More prisons won’t improve public safety: MCC

“Spending more money on bricks and mortar will not create safer communities,” says James Loewen

October 14, 2010 | Web First
Gladys Terichow, writer | MCC Canada

 Spending billions on more prisons in Canada won’t create safer communities, says a spokesperson for Mennonite Central Committee.

“Spending more money on bricks and mortar will not create safer communities,” said James Loewen, coordinator of Mennonite Central Committee’s (MCC) restorative justice programs in Canada. “It is people supporting people that reduce crime—it is not bricks and mortar.”

As part of the federal government’s criminal justice strategy, Canada’s prison population is expected to increase and spark a wave of new prison construction. Although the true financial cost of the initiative is still being debated, the cost of new construction, expanding existing prisons and staffing will be in the billions of dollars.

Studies have consistently shown that the relevancy of prisons as a response to all crime in Canada is very small, said Loewen. It is estimated that most criminal offences are not reported to police and in a given year only 1.2 per cent of all criminal incidents result in custodial prison sentences. More than 95 per cent of prisoners in Canada are eventually released and return to the community.

Loewen urges the government to redirect its spending on “new priorities” that increase public safety through reducing the circumstances which give rise to criminal behaviour.

“Let’s spend the money on what works,” he said. Canada’s justice system focuses almost entirely on those who harm others—the offenders, he added.

“We need to respond to victims of crime. You will be hard pressed to find anyone in our communities who have experienced a meaningful response to their victimization, and some of these become offenders themselves.”

Public safety, he said, can be increased through investing money and resources in community-based programs that support victims of crime, hold offenders accountable for the crimes they have committed and help prisoners and ex-prisoners reintegrate into the community.

Crime can also be reduced through supporting crime prevention initiatives that tackle root causes of criminal behaviour and address conditions that could lead to criminal behaviour.

Loewen said more resources are needed to respond to the needs of children and youth who have witnessed or experienced family violence. He would like to see more support for community drop-in centres, stay-in-school initiatives and programs for parents.

The average cost of maintaining a female offender in a federal prison is $348,810 a year and the average cost of maintaining a male inmate in a maximum security prison is $223,687. There are currently almost 14,000 federal prisoners serving sentences of two years or more in 57 federal penitentiaries.

These costs, he said, can be drastically reduced and public safety significantly increased if the focus of Canada’s legal and justice systems was on restorative justice, instead of punishment.

Restorative justice is an approach to justice that puts the emphasis on the wrong done to a person as well as on the wrong done to the community. Victims are given an active role in a dispute and offenders are encouraged to take responsibility for their actions.

“Creating safer communities is about more than punishing or warehousing a tiny percentage of people who have done bad things,” he said.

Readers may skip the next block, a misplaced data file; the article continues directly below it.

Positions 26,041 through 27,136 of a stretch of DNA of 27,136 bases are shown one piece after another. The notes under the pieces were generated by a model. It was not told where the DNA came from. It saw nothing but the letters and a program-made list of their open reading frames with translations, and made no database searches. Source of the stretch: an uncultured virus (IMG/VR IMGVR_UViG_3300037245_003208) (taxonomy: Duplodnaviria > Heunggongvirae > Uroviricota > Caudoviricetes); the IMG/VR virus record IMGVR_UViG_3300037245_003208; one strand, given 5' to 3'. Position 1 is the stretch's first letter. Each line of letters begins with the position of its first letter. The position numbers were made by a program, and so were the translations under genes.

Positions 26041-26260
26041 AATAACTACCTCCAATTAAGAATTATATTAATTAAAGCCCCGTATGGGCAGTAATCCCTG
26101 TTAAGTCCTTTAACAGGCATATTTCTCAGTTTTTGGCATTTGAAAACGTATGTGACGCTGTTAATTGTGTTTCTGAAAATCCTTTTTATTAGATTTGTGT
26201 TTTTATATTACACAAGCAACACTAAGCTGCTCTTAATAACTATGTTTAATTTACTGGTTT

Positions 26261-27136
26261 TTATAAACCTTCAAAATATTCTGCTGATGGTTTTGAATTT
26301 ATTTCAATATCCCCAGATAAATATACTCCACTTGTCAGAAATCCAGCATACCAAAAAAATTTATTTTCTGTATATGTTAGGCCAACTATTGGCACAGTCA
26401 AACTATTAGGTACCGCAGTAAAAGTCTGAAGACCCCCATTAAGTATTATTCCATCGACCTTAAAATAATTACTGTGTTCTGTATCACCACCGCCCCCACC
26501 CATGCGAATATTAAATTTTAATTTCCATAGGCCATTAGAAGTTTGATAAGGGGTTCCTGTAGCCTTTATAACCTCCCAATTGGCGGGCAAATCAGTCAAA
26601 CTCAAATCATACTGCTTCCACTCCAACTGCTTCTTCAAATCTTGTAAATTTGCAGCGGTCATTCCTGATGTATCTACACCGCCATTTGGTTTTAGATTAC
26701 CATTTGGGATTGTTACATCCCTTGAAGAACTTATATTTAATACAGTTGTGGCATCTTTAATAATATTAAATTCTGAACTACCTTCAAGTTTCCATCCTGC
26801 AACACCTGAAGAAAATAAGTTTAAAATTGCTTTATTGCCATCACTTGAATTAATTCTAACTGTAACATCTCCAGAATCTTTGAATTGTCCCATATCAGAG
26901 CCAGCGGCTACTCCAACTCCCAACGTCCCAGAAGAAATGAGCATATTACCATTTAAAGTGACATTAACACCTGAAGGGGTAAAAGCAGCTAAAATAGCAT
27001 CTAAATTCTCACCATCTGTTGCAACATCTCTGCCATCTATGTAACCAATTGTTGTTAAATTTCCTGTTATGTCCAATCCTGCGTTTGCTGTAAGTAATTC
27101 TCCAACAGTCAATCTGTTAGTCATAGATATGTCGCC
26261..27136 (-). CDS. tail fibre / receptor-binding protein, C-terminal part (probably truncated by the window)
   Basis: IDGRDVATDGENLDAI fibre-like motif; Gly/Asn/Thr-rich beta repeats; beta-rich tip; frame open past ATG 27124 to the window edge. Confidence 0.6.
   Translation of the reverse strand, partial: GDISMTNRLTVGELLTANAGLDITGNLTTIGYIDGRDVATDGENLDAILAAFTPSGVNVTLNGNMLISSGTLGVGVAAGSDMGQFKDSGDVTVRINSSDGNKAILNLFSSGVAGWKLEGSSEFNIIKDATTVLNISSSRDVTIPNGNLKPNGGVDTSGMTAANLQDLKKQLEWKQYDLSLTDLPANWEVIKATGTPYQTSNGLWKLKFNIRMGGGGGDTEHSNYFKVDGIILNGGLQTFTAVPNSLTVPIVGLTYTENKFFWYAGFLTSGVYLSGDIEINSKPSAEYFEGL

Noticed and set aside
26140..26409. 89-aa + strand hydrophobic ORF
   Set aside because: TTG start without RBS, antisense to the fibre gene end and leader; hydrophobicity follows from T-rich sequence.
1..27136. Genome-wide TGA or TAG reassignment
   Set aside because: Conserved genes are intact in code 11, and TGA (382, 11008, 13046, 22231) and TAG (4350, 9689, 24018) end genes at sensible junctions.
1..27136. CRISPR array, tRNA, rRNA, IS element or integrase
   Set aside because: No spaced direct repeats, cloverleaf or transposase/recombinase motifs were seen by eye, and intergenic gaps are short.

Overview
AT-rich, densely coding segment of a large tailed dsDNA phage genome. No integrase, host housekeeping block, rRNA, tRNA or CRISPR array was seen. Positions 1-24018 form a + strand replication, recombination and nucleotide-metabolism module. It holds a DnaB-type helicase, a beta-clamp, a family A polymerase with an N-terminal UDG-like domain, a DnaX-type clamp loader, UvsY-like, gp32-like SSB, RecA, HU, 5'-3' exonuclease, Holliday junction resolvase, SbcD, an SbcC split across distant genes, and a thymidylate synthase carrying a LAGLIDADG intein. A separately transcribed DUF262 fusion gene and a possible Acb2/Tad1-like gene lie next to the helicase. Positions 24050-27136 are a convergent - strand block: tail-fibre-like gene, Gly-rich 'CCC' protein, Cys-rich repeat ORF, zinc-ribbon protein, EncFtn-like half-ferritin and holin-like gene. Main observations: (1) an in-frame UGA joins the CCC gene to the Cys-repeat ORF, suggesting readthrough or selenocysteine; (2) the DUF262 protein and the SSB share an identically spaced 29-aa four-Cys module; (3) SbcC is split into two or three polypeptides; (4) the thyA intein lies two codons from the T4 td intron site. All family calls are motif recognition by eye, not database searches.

MCC in Canada supports a range of restorative justice initiatives including prisoner visitation programs, Victim’s Voice which provides support and resources to crime victims, and Circles of Support and Accountability (CoSA) which works with sex offenders released into the community after serving their time.

These programs work, said Loewen. For example, a study by Correctional Service of Canada shows that the CoSA model has resulted in the following:
* 83 percent reduction in sexual recidivism
* 73 percent reduction in all types of violent recidivism
* 71 percent overall reduction in all types of recidivism in comparison to matched groups of offenders who did not have a CoSA.

Similar results have been observed in Great Britain where the Canadian innovation of CoSA has been replicated.More prisons won’t improve public safety: MCC

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The time has come to see the present system of incarceration (especially in unsanitary and unsafe jails) as inhumane, cruel and most importantly ineffective. In fact some of the worst crimes have been committed from released prisoners. We need to see criminals as disadvantaged...emotionally, intellectually and spiritually. These people often have come from a background of poverty, neglect and abuse. Many of them have suffered abuse in he most abhorrent of ways, often as children.

We need to bring in programs that restore these individuals to emotional and spiritual wellness. As much as possible, keeping the out of jail should be the goal. If jail is required, then it should be as short a sentence as possible. Restorative justice programs such as the CoSA model that markedly decrease recidivism should be used in appropriate cases.

When jail is felt necessary, then the personal safety of that prisoner should be assured. Prison officials and government agencies that oversee prisons should be held accountable for the safety of every prisoner. When a prisoner is placed in custody, there is no place for them to run away...their safety is dependant on the prison officials who house them. Every prisoner should be able to report any assaults or threats to them without fear of retaliation. No prisoner should be forced to join a gang of be required to bring in drugs in order to avoid assault or rape.

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